|Home | Contact | Links | Feedback||
More than 30 years of war has turned Afghanistan from a country on the road to prosperity to a land dominated by druglords and fundamentalists, a land where women are treated worse then cattle.
Cambodia is recovering from decades of civil war and disruption but a significant number of its people still live in poverty, despite stellar economic growth. This is predominantly concentrated in rural areas where education, water & sanitation, healthcare and job opportunities are badly lacking.
Union Aid Abroad-APHEDA, in alliance with the Cuban Children's Fund, is providing medical equipment for a children's hospital in Cuba. Because of continuing US trade sanctions against Cuba, access to a range of essentials including medicine and medical equipment remains a severe problem for the Cuban people.
While the violence and bloodshed which saw the birth of East Timor has ended, the struggle of the East Timorese people to rebuild their country as a peaceful, just and stable democracy is just beginning.
Aceh Program: 2 years after the tsunami of December 2004, which killed an estimated 167,000 people, many Acehnese communities are busy rebuilding their houses, schools and businesses. More than 400 NGOs are working with the Indonesian government in Aceh, and significant progress has been made in the reconstruction process, with 57,000 houses and 750 schools rebuilt, 324 health facilities repaired or rebuilt, and a significant increase in economic activity. The peace deal which was signed between the Indonesian Government and the Free Aceh Movement (GAM) in August 2005 has seen a halt to 29 years of violence in the Province. Elections were held in Aceh in December 2006, with an ex-GAM leader, Irwandi Yusuf, elected as the new Governor.
Indonesia:The survival of democracy in Indonesia is important for workers, as the freedom to organise and bargain collectively is essential to win a living wage for workers. The economy collapsed in 1997 due to the corruption and excesses of the Soeharto regime. Today, over 50% of Indonesians are living below the poverty line, up from just 11% in 1997, and unemployment is between 20-30 million workers. Over 52% of the budget goes to debt repayments, leaving just 7% for education and health.
Visitors to Laos are often struck by its natural beauty, the hospitality of its people and its ‘Shangri La’ atmosphere, but the reality is Laos remains one of the poorest countries in Asia, partly as a legacy of becoming the most heavily bombed country on earth during the Vietnam War.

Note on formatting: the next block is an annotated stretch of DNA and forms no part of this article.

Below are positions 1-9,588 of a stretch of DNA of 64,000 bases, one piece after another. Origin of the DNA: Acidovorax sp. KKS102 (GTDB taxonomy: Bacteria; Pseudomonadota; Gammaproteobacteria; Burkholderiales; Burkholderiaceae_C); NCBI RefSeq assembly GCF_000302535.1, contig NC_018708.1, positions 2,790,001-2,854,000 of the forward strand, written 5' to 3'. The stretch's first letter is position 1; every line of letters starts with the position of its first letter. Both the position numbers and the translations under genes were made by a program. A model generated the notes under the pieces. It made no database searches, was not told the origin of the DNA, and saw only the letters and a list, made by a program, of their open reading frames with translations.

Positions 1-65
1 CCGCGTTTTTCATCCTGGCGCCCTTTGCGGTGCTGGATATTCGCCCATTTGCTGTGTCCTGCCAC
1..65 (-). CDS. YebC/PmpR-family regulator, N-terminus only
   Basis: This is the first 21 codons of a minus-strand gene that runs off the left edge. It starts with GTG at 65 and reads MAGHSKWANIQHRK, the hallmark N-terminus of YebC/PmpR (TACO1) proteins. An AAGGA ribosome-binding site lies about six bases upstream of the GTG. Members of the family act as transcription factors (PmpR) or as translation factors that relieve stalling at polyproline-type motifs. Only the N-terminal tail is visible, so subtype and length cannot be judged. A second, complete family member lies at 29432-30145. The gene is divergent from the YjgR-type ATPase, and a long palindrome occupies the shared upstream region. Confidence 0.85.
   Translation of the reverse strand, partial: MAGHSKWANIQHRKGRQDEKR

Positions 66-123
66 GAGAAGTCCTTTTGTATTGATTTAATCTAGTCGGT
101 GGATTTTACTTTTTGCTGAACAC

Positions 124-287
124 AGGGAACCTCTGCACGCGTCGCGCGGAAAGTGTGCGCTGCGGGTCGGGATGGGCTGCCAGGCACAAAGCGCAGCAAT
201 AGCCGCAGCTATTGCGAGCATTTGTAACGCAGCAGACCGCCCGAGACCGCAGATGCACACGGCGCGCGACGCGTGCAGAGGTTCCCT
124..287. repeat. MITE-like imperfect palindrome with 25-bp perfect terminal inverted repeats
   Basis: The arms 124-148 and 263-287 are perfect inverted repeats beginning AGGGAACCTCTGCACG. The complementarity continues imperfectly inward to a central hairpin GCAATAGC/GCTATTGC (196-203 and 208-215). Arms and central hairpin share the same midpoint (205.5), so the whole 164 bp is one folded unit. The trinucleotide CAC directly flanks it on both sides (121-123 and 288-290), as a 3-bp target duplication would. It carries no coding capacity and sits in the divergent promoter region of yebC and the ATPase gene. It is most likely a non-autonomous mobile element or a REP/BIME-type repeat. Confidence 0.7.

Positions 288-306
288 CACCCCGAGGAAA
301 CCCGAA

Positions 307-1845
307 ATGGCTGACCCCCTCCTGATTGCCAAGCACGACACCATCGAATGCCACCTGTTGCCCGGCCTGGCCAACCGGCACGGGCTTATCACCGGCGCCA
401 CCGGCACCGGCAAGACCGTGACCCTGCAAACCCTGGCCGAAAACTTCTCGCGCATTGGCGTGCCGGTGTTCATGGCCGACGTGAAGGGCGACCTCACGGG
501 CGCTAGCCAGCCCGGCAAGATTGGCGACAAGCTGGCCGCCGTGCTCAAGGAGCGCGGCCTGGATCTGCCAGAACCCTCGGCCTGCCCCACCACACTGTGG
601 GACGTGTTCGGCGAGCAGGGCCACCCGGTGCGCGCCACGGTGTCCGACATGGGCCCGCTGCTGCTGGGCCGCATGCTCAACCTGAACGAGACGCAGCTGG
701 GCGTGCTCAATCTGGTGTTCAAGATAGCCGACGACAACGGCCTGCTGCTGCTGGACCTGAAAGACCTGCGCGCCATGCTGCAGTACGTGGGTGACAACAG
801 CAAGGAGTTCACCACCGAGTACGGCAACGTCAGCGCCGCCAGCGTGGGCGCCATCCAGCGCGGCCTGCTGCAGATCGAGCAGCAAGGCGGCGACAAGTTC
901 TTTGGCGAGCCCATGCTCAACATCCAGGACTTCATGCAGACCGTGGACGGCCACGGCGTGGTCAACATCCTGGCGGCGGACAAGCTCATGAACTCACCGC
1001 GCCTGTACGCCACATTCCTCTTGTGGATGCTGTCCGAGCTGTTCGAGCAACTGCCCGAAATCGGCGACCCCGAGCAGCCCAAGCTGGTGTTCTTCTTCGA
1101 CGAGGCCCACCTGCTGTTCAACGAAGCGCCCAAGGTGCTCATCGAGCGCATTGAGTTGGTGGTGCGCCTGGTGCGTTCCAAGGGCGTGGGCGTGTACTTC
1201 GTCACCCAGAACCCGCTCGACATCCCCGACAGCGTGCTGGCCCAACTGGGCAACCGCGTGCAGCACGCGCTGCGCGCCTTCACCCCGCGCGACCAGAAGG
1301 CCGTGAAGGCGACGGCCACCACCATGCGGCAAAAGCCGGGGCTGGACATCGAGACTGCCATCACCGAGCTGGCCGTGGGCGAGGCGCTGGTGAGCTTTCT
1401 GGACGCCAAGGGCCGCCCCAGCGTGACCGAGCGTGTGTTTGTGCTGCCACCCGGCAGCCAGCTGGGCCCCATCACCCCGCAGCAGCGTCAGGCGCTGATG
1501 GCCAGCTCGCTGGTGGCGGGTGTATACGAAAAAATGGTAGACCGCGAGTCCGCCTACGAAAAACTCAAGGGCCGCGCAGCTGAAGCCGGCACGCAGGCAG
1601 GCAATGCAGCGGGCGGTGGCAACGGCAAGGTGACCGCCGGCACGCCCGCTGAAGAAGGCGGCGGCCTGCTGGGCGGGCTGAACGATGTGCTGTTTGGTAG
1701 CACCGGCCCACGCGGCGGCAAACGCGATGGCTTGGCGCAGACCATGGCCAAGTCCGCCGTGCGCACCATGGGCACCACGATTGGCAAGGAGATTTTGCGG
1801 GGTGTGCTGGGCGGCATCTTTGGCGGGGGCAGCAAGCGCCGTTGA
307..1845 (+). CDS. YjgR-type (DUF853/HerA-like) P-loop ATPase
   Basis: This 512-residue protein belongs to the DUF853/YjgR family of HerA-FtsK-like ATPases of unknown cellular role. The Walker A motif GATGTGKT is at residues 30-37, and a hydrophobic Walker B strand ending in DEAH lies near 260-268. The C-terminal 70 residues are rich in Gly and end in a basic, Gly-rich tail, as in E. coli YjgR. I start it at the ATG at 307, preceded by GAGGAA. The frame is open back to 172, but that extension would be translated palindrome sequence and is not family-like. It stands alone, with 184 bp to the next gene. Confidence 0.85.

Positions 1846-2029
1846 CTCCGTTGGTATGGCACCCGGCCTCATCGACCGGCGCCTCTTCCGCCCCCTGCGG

HIV is now widely recognised as one of the key threats to well being and development in southern Africa. In sub-Saharan Africa, over 25 million people are HIV positive. Among workers in many sectors of the economy in southern Africa, a quarter or more have HIV. South Africa alone has almost 5 million people with HIV and the South African trade union federation, COSATU, has over 300,000 members with HIV. Every day the need for education, care and support programs becomes more urgent, as does the international campaign for access to treatments.
The coast of Sri Lanka was badly affected by the 26 December 2004 Indian Ocean Tsunami. Union Aid Abroad-APHEDA has been working with our partners in both the north and soutern Sri Lanka to assist in the response to this devastating tragedy.
Few governments around the world match the Burmese military regime for repression. Opposition and dissent is brutally crushed, civil organisations such as trade unions suppressed, forced labour, slave labour and child labour is common, and the ruling military elite is noted for its corruption and involvement in the illicit drugs trade.
The Middle East
Recent years have seen increased conflict, causing suffering, fear, insecurity and poverty for millions of Palestinians and Israelis. The ongoing conflict can achieve nothing for an increasingly militarised Israeli society, and increasingly despondent and impoverished Palestinian communities.
The Pacific Islands, while boasting some of the region's most beautiful coastlines, have seen livelihoods and quality of life affected by histories of conflict and colonisation, with added contemporary pressures of increased urbanisation and unemployment, political instability, and changing livelihood environments as a result of population increases, logging, mining and climate change.
Almost 90% of total employment in the Philippines is in the informal sector of the economy - homebased workers and workers in micro-enterprises employing a maximum of 10 workers, usually subcontractors of big multinational firms or in agricultural work. This sector is overwhelmingly dominated by marginalised women and even children who work for irregular and insufficient incomes, face job insecurity and often inhumane working conditions. The Philippines' largest export earner is labour - over 1,000 Filipinos depart Manila for jobs overseas each day as domestic workers and seafarers.
Union Aid Abroad - APHEDA and the Environment
A great deal of human activities and development impact upon the environment. Union Aid Abroad-APHEDA’s Policy on the Environment defines the environment as everything that “directly impacts upon the life support systems on which people rely for their survival and development.” The fact that Union Aid Abroad-APHEDA has many past and current projects which have an environmental base reflects Union Aid Abroad-APHEDA’s commitment to ecologically sustainable development.
Union Aid Abroad – APHEDA has been working in Vietnam since 1985, through partnerships with local organisations in both remote and poor provinces as well as some of the big industrial areas and export zones.
|Home | Contact | Links | Feedback | Privacy|